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    Posted December 4, 2012 by
    Mindanao, Philippines
    This iReport is part of an assignment:
    Severe weather

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    Typhoon Bopha leaves thousands in the Philippines in evacuation centers


    CNN PRODUCER NOTE     World Vision charity worker Crislyn Felisilda took these images in the typhoon struck area of Mindanao in the southern Philippines on Tuesday. High winds and heavy rain lashed the region, with flood waters of up to 4ft leaving some residents wading up to their necks. Thousands of locals went to evacuation centers in the area, where they faced an anxious wait to ensure relatives were OK and their homes had survived. "Although they were worried about their homes, they were relieved they had evacuated safely," she said. "Children were still being children and playing, but many told me they were worried about their houses and toys and wondering if they would be able to still go to school."

    Thanks to work by residents, local government and charities following last year's deadly typhoon in the same area, she said many were better prepared. "Last year it was devastating because people didn't evacuate in time," she said. "They lost their homes; they lost their lives; they lost everything. At least this time people, the local government and even World Vision have all prepared." For the latest on the typhoon please read CNN's news story.
    - sarahbrowngb, CNN iReport producer

    World Vision has dispatched teams to work with local government and determine the extent of damage brought by Typhoon Bopha. The storm hit the Philippines with furious winds, flashfloods and landslides.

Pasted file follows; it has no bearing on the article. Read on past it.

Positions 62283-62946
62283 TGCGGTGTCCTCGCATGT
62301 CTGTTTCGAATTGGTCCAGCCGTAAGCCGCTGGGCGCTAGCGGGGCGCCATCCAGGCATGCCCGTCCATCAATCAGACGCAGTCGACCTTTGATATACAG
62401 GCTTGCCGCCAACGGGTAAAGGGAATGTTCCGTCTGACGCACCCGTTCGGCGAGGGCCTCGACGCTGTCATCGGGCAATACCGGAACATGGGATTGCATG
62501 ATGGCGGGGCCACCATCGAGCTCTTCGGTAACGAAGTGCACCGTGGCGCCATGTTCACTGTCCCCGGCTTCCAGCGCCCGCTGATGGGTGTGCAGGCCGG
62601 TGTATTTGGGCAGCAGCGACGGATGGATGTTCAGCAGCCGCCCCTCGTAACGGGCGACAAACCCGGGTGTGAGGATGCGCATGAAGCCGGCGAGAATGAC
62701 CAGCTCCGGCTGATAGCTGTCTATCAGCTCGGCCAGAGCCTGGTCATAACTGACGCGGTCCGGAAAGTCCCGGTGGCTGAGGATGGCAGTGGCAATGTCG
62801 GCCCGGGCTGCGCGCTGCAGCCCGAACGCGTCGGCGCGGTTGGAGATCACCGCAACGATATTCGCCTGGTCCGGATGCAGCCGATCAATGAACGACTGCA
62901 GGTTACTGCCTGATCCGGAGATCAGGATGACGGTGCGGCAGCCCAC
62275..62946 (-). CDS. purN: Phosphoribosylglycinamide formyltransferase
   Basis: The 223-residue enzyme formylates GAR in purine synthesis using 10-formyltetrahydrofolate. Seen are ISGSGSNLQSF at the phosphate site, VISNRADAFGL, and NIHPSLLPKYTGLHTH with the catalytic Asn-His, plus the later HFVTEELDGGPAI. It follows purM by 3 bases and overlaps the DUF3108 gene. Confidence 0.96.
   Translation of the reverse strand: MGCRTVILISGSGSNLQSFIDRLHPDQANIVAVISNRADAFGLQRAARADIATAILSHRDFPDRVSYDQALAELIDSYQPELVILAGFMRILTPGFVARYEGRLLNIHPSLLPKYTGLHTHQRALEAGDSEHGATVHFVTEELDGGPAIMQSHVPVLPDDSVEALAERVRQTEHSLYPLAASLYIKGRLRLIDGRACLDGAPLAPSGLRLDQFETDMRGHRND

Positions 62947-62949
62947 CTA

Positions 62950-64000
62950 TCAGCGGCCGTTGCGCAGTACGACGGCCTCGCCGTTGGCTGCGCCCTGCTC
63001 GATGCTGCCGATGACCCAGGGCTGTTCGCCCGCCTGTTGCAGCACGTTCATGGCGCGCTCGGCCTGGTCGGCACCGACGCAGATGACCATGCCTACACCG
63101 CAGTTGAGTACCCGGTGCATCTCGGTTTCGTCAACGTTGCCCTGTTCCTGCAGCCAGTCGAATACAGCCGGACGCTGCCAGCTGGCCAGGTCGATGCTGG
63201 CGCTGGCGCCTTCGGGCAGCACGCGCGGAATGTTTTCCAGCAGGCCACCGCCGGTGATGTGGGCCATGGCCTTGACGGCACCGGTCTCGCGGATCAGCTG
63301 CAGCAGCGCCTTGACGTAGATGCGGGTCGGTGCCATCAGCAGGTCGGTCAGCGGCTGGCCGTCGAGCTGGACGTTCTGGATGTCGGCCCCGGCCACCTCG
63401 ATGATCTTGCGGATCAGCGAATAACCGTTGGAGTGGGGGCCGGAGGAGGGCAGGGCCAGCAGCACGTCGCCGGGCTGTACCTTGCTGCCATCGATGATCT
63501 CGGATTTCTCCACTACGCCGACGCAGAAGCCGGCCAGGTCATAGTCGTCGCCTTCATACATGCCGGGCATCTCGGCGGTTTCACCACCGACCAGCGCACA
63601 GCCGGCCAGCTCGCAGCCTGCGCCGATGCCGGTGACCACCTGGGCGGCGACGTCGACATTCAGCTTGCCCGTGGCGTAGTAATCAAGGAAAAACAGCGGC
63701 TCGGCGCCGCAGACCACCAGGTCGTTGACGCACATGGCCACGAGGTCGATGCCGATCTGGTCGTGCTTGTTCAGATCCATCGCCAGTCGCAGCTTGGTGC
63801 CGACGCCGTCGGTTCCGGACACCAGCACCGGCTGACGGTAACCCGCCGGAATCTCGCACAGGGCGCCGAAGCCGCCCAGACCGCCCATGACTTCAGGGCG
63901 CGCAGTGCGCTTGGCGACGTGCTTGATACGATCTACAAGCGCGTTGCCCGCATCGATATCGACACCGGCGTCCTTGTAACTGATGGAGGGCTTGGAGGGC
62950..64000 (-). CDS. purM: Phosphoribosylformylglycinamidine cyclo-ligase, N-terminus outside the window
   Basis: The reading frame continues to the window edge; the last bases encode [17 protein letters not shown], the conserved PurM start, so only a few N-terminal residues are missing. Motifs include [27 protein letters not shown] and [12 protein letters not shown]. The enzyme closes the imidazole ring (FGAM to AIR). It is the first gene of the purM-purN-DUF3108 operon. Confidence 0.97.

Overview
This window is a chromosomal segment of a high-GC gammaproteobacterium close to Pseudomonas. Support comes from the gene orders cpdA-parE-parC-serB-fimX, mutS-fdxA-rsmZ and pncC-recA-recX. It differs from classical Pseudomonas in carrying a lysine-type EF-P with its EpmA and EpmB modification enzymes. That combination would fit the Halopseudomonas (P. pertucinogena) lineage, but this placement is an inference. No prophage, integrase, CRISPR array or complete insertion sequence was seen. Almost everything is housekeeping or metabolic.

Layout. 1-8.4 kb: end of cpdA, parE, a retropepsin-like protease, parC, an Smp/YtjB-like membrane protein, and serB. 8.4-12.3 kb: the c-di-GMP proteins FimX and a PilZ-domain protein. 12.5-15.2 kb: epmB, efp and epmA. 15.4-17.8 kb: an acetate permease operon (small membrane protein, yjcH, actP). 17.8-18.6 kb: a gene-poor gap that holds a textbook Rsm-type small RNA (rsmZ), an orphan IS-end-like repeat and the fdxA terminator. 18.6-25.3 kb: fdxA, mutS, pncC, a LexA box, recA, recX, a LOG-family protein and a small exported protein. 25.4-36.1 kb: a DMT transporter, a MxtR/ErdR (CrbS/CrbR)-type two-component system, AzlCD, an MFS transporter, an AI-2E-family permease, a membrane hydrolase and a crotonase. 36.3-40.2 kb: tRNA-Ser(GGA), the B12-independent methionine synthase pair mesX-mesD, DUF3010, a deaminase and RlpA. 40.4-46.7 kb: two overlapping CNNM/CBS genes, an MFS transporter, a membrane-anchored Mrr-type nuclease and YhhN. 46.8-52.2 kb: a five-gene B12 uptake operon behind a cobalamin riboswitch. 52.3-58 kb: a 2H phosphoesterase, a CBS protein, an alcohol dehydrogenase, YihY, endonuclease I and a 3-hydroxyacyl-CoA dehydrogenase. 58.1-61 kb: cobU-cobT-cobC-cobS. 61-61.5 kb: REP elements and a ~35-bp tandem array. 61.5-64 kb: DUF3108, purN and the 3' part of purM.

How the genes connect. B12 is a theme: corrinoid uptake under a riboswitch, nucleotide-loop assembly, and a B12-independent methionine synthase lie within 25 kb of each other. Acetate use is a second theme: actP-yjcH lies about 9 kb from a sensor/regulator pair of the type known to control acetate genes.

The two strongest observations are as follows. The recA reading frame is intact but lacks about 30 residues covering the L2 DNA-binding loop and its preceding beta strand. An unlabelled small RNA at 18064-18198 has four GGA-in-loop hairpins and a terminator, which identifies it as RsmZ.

Already World Vision is receiving reports from staff of severe damage to houses. National roads and bridges have been flooded and rendered impassable. Typhoon-stricken areas immediately faced power and communication cut-offs which further isolated villages in rural areas.

    However, there are also encouraging signs that many people heeded the warnings and went to evacuation centers. So far reports of casualties are much lower than Typhoon Washi, which hit the same area last year, killing more than 1,000.

    "We remain hopeful that the casualties will stay low because of the tremendous efforts set by government in partnership with communities to advance child-focused disaster risk reduction practices that significantly reduce deaths, " said Elnora Avarientos, Executive Director of Programs for World Vision in the Philippines.

    World Vision is standing by to assist with food and other items like blankets once the typhoon survivors' needs are determined.
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